Aging is broadly associated with progressive impairment in hippocampal function in mammals (Bettio et al., 2017). Both cross-sectional and longitudinal studies suggest that humans with more social ties have better preservation of cognitive function, particularly hippocampal-dependent forms of memory, in old age than those with fewer ties (Bassuk et al., 1999; Seeman et al., 2001; Béland et al., 2005; Ertel et al., 2008; Haslam et al., 2015; Brown et al., 2016). Causation, however, has been difficult to determine in humans and clinical trials of social network interventions have yielded unclear results (Hogan et al., 2002; Green et al., 2008).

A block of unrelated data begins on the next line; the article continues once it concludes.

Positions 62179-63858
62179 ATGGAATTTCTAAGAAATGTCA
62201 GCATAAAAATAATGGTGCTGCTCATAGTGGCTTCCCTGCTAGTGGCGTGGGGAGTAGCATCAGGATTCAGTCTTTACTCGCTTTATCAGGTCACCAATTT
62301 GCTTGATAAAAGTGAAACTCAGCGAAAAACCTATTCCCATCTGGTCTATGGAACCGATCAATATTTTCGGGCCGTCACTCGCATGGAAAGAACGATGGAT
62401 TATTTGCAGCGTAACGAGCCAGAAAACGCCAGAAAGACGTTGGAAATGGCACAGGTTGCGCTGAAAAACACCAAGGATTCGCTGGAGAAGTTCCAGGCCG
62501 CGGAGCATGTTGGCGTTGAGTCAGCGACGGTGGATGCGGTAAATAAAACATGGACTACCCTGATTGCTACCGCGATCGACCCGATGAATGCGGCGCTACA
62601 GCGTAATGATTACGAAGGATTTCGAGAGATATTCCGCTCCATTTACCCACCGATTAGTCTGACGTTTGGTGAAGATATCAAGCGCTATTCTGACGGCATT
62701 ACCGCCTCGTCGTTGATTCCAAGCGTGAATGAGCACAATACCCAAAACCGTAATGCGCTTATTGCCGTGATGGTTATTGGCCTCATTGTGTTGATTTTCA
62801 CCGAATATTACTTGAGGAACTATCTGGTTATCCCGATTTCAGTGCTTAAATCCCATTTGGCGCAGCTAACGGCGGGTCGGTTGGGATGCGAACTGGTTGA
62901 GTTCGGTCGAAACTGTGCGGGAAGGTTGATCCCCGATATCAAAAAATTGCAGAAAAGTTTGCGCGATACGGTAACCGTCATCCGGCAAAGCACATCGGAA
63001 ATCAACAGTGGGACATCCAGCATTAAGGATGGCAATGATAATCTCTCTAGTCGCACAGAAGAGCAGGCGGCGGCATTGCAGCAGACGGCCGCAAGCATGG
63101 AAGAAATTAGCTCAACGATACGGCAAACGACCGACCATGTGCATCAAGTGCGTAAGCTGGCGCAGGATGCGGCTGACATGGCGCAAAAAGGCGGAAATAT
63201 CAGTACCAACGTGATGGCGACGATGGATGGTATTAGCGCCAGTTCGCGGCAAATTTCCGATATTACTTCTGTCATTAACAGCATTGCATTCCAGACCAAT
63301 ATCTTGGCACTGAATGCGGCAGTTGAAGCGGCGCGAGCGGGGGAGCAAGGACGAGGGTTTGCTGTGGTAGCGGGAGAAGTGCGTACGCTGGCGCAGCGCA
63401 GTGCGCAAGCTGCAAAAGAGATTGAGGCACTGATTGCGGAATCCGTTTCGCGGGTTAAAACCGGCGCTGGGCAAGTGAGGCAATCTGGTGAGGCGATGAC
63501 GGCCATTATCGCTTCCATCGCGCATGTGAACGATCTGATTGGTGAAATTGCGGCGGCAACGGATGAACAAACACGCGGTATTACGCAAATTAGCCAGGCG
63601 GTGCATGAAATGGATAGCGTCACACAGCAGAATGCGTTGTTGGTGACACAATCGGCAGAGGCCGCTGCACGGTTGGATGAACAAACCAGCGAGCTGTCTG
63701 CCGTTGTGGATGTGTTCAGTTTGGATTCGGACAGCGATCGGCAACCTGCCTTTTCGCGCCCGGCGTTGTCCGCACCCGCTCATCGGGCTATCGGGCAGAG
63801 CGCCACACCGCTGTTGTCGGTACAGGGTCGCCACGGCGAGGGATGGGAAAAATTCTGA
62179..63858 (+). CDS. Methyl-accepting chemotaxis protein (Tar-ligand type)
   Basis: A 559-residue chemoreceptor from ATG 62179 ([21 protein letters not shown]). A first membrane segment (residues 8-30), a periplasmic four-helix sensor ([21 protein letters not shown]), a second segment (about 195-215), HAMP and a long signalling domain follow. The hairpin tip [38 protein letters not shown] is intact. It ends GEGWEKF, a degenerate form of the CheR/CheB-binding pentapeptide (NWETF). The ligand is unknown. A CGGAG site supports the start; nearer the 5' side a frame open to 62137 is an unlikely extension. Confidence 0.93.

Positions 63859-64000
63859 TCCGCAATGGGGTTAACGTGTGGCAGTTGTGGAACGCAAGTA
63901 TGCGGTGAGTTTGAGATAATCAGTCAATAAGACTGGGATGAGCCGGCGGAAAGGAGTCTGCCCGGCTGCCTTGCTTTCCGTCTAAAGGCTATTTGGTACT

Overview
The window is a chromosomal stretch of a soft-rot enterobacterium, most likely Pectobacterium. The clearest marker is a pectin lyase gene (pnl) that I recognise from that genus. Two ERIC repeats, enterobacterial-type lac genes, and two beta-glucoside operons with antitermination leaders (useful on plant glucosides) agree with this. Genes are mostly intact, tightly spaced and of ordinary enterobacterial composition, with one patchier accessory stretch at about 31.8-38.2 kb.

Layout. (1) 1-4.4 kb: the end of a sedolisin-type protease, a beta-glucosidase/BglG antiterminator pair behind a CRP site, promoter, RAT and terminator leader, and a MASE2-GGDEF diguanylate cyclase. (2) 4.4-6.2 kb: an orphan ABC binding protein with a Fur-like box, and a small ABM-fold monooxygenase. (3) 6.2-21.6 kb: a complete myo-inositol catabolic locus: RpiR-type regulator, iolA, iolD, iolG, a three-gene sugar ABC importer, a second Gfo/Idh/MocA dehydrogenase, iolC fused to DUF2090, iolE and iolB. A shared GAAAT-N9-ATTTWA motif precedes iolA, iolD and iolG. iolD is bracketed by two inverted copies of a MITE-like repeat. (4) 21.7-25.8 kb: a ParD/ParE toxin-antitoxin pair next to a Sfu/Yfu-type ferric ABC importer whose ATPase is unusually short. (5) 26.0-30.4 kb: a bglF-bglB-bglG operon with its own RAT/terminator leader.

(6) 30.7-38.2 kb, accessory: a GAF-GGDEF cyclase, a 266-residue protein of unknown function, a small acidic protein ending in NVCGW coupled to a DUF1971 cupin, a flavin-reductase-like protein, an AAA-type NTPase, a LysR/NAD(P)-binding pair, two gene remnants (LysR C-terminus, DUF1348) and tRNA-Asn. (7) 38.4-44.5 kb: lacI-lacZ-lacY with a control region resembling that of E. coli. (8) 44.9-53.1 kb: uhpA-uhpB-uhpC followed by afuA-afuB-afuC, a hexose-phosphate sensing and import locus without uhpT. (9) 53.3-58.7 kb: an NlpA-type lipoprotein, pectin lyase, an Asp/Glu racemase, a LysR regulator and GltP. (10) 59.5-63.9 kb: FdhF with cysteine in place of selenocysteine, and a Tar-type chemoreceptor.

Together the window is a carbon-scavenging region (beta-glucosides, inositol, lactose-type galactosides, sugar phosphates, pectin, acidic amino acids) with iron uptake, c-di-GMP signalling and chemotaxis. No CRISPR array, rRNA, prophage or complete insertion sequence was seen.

Mice, like humans, are social and spontaneously associate with conspecifics both in captivity and in the wild. We found that housing mice in larger groups led to improved novel object location memory compared to housing in pairs. Novel object location memory relies primarily on hippocampal neural processes and deteriorates prominently with age (Fahlström et al., 2011). Non-hippocampus-dependent novel object recognition, in contrast, was well-preserved in both pair- and group-housed mice (Bachevalier and Nemanic, 2007; Komorowski et al., 2009; Barker and Warburton, 2011; Fahlström et al., 2011). In the Barnes maze, a spatial navigation task that also shows age-related impairment, we did not find a difference in overall performance between pair and group-housed mice. While this version of the Barnes maze has been shown to be sensitive to improved hippocampal function in aged mice (Castellano et al., 2017), changes in latency to escape in the present study were minimal in both groups, providing little evidence of learning. These findings suggesting the task was too difficult to master in the time allotted. However, we did find that group-housed mice showed a stronger preference for using spatial search strategies than pair-housed mice, albeit with a small sample size for detecting such an effect. Previous studies show that aging often leads to a shift from more accurate, but difficult, spatial search strategies to less accurate, but less cognitively demanding, serial strategies in both rodents and humans (Bach et al., 1999; Konishi et al., 2017). This shift is hypothesized to reflect an age-related failure of hippocampal processes necessary to support spatial search. Our findings of spatial search strategy preference in group-housed mice therefore suggests greater reliance on hippocampal processes, possibly because they are better preserved in these mice compared to pair-housed mice (Bassuk et al., 1999; Hogan et al., 2002; Green et al., 2008).